View In A Room
Add to Favorites
Collage: Paper, cardboard, collage on Paper, Cardboard.
This is a favorite collage of mine. It features what I've come to call Serpentines, those twisting bands that slip in and out the other elements in the collage. High Blue Wedge is unusual because the three Serpentines run more or less parallel to one another up and down the surface. More usually they cross one another, but I very much like the more relaxed character of this one. It makes me think I should make some more like this! I made it at my worktable in Brooklyn, which is fortunately inside my apartment so I don’t need to venture outside and can maintain social distancing. High Blue Wedge is available mounted in a black minimalist shadow box frame. The frames are deep enough to stand upright, thus allowing them to be displayed either freestanding or hung on the wall. Please note that the collage itself is about five inches square. The framed size is 10"x10"x2"
I started making collages of this type in 2004. They belong to the tradition of modernist fine art collage - which probably began with Picasso's cubist works of about 1907 - but pay particular homage to the collages and related works made by Kurt Schwitters from the end of the First World War until the last days of his life in 1948. They also pay tribute to the long tradition of geometrical and color abstraction - particularly the work of Sonia Delaunay, Ellsworth Kelly, and Richard Diebenkorn, but I have chosen to concentrate the dynamism of their large-scale paintings into these tiny jewel-like objects. So I also see them as relating to Indian watercolor miniatures and to medieval illuminated manuscripts.
When I began making collages, I adopted a personal rule that I could only use discarded materials, which meant primarily things that I found on the street. Apart from the glue that I used to stick them together, I didn’t allow myself to buy anything. Nowadays I’ve gone to the other extreme, and though I still recycle a lot of found materials, I also make a lot of my own collaging elements, both by painting directly on to paper and by printing digitally created components.
Although they are only a few inches square, these collages allow for a wonderful range of creative possibilities. Not only do I have the entire range of color and shape at my disposal, I can also work with the depth, finish, and texture of my materials. These collages are really relief-sculptures. I have included photographs in each of my listings to illustrate this: corrugated cardboard sits alongside paper printed with metallic ink and next to acrylic artist’s color applied by hand. All of these distinctions add to the finished pieces’ complexity and interest.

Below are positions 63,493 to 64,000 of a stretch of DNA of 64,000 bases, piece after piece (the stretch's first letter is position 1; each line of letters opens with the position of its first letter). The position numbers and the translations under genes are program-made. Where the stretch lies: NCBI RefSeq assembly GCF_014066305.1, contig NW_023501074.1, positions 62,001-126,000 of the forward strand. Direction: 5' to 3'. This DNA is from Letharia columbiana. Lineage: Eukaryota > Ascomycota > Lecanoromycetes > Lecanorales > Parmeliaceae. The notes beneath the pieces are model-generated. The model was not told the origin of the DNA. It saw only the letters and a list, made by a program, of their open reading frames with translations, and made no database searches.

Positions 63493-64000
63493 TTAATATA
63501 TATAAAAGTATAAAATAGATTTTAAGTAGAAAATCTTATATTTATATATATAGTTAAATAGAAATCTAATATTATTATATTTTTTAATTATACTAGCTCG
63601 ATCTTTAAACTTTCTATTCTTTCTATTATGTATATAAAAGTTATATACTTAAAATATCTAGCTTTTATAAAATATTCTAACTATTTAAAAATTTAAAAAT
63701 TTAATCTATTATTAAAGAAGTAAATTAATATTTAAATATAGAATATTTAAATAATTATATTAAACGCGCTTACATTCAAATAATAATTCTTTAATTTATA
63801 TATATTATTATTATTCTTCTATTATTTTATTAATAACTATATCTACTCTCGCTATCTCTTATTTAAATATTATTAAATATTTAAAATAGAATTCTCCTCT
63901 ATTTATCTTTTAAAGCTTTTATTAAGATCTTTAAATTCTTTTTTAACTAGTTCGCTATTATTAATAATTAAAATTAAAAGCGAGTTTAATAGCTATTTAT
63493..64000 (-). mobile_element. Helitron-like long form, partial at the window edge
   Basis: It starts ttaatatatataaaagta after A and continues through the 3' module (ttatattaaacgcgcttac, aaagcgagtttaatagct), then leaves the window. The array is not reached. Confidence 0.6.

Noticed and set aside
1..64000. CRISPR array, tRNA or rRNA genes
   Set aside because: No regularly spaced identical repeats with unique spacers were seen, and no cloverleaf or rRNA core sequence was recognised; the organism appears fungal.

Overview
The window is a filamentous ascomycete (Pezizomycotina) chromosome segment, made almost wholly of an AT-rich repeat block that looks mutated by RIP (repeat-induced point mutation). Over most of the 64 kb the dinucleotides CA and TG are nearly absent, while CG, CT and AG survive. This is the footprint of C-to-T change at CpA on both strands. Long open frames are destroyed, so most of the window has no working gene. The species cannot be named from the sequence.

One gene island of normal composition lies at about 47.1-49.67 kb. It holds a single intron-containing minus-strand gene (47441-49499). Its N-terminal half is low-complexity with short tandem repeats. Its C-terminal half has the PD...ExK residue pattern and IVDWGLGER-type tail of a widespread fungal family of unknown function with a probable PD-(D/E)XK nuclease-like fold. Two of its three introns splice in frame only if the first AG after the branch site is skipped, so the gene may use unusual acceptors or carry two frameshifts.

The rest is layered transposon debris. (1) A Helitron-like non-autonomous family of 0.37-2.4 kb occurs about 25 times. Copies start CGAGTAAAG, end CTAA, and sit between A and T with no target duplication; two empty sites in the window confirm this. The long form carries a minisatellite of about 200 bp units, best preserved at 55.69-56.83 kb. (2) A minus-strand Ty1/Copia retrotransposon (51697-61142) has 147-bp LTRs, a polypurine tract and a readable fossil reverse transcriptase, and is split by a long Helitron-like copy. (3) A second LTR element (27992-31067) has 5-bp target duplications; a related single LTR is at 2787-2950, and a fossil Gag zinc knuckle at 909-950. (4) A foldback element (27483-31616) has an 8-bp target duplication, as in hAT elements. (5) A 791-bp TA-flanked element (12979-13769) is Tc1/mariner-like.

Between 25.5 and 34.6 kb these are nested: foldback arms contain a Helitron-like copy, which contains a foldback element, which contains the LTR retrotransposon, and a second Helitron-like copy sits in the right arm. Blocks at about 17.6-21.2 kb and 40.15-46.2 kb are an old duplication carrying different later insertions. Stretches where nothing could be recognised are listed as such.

These collages are what is often called “abstract”: they are not intended to be pictures of anything. I emphasize this fact by giving them titles that refer only to their physical characteristics (or to the letters or partial words that appear in a few of them). I occasionally allow myself hints of architecture or landscape, but these are my amused nods in the direction of cubist and post-cubist complexity and can never be read straightforwardly.
I see the collages as objects of visual, mental, and emotional contemplation and stimulation. They are intended as the focus of meditation. Certainly the process of making them is meditative for me. At the most obvious level I might be grappling with the relationships between colors and shapes and angles and textures, but in the longer term these issues serve as the vehicle to take my mind to a deeper place. Perhaps even a more mysterious place. My ambition is that the collages might do the same thing for people who look at them.
Artist featured by Saatchi Art in a collection